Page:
Tuesday, June 8, 2010

Amazon, How I Love Thee

Ok, so this is not the Amazon I was referring to. But you've gotta admit... pretty spectacular, isn't it?

Anyway, the Amazon that I was referring to is the handy-dandy Amazon.com, where I hunt around every Christmas for good books to buy as presents. A few days ago, one of my professors, Gideon Burton, suggest that I look at the book Communities of Play: Emergent Cultures in Multiplayer Games and Virtual Worlds by Celia Pearce, a game designer. This book has a chapter on identity, which relates nicely to my studies on how multiple online identities can be unified in a way to form a more whole, singular sense of self. Virtually flipping through this book on Amazon, I did learn some things about identity. Probably one of the most important things I learned is that games, throughout history, have been multiplayer, and therefore tied to group identity. Think about it. Mahjong, mancala, senet.... these games involve more than one person. So do new online games today. So the issue of group identities and the formation of alternate identities is really not a new issue. Interesting!

I looked at some of the books that people usually buy along with Communities of Play. By looking at the tags and using Amazon's rather convenient search feature, I could tell that most of these books, while discussing the interesting cultures of online games, which I really don't know very much about, didn't deal so much with identity.

But then I found Play Between Worlds: Exploring Online Game Culture by T. L. Taylor. The beginning of this book describes the author's attendance of an EverQuest convention held in Boston. Taylor states that
"This event, a "Fan Faire," presents some unique experiences in blurring the boundaries between game and nongame space, off- and online lives, avatars and "real" identities and bodies. The longer I have spent with EQ the more I have come to believe that this boundary work is at the heart of massively multiplayer games, and indeed internet life in general."

Taylor watches a man who usually hands out virtual flowers on the game give out roses in real life. She notes that people usually only go by their online names: even couples refer to each other by their game names. But, people do talk about their offline jobs and lives.

I do think that these observances are very pertinent for what I'm studying. Is a muliplicity of identity demonstrated here? Yup. Most definitely. But, although people utilize their alternate game identities to their advantage, they do mesh their offline selves with what they create. Does this give them a more sure sense of self? I think so. These people show a desire to bring together their different identities by attending a conference of this nature. The act of going to the conference demonstrates, in my view, a confidence in an aggregate offline and online identity, an identity that is formed by both worlds.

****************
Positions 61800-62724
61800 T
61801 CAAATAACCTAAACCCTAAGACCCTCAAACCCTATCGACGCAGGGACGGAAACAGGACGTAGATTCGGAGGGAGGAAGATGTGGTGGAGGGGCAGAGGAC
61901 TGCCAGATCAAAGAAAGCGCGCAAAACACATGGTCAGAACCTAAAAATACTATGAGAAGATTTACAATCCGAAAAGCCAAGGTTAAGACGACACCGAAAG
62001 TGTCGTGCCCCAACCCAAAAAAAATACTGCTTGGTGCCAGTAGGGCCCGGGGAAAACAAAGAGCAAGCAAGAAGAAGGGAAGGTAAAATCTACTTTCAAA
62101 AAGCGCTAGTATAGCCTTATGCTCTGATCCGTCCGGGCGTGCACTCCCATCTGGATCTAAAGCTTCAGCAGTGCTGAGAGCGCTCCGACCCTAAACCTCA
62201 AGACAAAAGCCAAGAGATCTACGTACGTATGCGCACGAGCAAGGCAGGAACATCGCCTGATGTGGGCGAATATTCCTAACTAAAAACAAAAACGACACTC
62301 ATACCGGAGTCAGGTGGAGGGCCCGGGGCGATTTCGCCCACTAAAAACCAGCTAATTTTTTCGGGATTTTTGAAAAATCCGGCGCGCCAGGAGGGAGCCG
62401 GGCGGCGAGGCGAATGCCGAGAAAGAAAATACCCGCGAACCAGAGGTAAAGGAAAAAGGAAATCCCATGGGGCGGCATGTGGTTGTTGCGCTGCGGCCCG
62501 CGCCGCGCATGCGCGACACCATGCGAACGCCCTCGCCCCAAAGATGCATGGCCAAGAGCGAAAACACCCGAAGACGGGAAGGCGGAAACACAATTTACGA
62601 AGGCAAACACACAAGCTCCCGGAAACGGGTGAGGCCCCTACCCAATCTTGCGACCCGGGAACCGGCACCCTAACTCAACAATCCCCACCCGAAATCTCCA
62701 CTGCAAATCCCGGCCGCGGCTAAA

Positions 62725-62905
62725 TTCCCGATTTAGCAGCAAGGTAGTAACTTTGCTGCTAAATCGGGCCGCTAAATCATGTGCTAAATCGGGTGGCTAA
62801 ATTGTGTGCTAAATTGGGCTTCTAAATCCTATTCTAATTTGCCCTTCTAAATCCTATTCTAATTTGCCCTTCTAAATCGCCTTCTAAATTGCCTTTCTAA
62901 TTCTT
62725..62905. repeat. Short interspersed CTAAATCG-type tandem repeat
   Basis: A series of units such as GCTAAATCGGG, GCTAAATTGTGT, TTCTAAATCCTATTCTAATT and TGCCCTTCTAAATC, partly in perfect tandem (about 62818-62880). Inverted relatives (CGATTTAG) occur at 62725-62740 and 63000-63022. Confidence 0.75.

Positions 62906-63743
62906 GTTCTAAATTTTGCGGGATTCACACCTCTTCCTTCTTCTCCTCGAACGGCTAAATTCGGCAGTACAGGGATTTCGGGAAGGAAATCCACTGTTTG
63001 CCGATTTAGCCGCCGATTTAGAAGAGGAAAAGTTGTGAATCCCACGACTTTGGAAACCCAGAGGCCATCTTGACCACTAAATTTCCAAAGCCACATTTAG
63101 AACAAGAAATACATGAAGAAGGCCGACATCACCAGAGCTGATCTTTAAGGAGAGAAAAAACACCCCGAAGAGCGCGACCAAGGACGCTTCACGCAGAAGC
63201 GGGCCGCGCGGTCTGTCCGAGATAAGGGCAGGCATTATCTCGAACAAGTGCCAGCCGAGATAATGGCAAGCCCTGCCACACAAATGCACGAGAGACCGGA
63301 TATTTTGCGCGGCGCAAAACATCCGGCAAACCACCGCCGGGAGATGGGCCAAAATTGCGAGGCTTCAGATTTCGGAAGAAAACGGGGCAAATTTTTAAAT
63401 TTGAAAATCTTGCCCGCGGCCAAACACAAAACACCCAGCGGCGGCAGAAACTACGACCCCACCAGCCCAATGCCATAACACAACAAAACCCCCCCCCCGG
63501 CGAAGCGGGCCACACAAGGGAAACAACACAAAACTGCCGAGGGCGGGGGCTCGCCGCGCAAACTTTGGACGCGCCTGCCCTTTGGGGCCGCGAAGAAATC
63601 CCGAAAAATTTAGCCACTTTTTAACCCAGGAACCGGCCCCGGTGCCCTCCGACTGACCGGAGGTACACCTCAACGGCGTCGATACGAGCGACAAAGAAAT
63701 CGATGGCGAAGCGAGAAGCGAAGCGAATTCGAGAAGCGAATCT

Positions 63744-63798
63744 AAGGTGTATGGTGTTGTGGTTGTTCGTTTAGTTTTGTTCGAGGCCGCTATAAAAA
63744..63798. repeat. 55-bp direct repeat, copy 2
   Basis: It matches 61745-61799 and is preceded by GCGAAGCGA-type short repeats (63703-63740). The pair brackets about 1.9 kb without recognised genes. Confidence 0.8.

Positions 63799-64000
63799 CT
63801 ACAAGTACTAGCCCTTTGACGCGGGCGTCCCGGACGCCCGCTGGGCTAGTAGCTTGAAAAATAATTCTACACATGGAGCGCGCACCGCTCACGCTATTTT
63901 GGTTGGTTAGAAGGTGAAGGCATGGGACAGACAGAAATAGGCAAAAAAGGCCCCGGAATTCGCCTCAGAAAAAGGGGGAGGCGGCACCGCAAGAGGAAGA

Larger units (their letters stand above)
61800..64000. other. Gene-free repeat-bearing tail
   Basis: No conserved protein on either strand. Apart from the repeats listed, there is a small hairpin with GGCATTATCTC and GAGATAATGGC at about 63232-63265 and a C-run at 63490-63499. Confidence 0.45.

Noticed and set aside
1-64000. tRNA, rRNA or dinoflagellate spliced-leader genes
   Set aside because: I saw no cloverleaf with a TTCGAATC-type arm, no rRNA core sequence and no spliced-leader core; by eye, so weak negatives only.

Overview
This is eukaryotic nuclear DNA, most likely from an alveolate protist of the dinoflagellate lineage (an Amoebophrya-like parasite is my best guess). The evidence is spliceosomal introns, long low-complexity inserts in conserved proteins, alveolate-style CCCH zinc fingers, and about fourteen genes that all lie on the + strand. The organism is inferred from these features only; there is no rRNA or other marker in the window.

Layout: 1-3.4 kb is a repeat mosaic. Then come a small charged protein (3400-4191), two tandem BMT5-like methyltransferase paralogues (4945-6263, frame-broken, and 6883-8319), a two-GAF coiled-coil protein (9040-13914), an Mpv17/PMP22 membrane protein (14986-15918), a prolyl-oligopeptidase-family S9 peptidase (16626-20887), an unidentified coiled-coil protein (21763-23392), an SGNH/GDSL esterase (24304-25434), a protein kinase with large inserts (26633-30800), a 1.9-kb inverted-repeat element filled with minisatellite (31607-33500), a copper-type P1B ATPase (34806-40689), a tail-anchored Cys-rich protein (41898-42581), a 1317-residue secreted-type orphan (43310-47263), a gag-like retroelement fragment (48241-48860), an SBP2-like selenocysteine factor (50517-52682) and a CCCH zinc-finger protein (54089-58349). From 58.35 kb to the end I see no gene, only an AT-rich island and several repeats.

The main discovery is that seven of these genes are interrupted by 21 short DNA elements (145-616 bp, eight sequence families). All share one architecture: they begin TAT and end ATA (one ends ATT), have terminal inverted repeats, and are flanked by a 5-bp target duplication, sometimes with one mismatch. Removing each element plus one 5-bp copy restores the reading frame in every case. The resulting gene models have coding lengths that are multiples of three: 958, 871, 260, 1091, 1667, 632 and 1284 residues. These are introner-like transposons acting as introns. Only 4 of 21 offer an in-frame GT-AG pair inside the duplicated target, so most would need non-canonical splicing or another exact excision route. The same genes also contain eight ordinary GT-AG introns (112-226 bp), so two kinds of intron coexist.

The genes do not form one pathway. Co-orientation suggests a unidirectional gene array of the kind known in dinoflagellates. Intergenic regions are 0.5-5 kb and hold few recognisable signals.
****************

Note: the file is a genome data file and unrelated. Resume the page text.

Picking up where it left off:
1. I've been spreading this article by Henry Jenkins around to a few of our classmates, and I think there are some points in it that might be useful for you as well:


    "Participatory culture" is something that Jenkins talks a lot about, and you might start by looking at p. 7, where Jenkins talks about the difference between kids and adults these days.

    You also might look at what Jenkins says about "role playing", on p. 30. In general, this article talks about the way new media should be used to educate, but it's got a lot of parallels to the things you're talking about here.

    Also, on p. 39, Jenkins explains that "collective intelligence" offers the "ability to pool knowledge and compare notes with others towards a common goal," something clearly important in communities of play.

  2. Heather! You are fabulous! Great research on Amazon= ) As I've been reading your blog, I have a suggestion for you. Push your original "so what" a bit further. What does it matter that there are multiple identities coming together? Why is that so important?

    As I was thinking about answering that question myself I came across a book on Amazon which helped me form one possible answer. "Grown Up Digital" the BYU library has it, call #QA 76.9 .C66 T37x 2009
    It discusses how youth today have a much more powerful role in the world today. For the first time in history, youth are the authorities on something really important. And they're changing every aspect of our society-from the workplace to the marketplace, from the classroom to the living room, from the voting booth to the Oval Office. The multiple identities offered by the internet creates an authoritative position for these children and suddenly they are more than just children with an inferior position, socially, to adults. They have the power. These identities allow them to have a force. Just something to consider!

  3. Ah, yes here I am again. I found a book JUST for you which addresses directly multiple identities online. BYU library has online access. Search "Being Virtual" and look at pages 222-223! I just read them and think you would like them!